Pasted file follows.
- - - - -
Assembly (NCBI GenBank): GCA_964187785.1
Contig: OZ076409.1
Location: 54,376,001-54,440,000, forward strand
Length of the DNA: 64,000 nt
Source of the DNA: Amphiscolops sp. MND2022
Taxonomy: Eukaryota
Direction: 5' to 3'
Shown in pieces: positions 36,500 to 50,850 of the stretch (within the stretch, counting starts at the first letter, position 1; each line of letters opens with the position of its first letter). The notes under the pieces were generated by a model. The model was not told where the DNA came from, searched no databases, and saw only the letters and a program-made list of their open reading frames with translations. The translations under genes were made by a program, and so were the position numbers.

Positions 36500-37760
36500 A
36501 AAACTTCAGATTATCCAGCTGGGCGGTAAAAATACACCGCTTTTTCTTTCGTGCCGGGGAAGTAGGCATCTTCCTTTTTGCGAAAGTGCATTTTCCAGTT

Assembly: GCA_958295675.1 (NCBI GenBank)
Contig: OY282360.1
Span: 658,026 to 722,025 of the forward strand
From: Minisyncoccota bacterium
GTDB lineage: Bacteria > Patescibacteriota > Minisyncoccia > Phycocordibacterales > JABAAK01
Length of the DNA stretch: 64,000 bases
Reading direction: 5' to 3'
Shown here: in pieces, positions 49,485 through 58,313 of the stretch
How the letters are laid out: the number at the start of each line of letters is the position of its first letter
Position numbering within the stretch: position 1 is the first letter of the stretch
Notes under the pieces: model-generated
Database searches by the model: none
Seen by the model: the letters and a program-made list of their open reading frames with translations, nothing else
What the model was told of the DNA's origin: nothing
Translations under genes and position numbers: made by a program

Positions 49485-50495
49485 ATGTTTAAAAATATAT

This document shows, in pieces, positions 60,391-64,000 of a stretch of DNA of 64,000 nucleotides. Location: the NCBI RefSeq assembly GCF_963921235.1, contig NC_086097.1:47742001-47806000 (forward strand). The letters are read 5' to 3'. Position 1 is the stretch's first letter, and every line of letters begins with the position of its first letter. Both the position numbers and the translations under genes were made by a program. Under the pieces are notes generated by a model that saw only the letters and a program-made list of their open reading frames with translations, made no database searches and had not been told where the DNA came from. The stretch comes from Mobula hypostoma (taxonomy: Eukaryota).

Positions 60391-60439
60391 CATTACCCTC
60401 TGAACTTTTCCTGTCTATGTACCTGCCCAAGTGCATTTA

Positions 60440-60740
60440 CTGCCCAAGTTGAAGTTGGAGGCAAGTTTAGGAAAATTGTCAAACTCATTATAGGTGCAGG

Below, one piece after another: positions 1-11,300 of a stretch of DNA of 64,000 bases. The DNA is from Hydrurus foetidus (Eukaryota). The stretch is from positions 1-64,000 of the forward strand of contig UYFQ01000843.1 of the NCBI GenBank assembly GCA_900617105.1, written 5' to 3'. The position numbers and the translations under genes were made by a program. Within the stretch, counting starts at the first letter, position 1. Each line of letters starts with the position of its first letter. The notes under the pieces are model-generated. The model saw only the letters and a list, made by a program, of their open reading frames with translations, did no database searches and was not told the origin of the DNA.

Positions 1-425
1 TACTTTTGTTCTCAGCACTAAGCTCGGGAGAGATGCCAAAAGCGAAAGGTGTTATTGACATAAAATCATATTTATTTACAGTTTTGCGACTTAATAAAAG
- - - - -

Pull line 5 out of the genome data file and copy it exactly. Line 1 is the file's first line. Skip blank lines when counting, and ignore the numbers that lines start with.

Source of the DNA: Amphiscolops sp. MND2022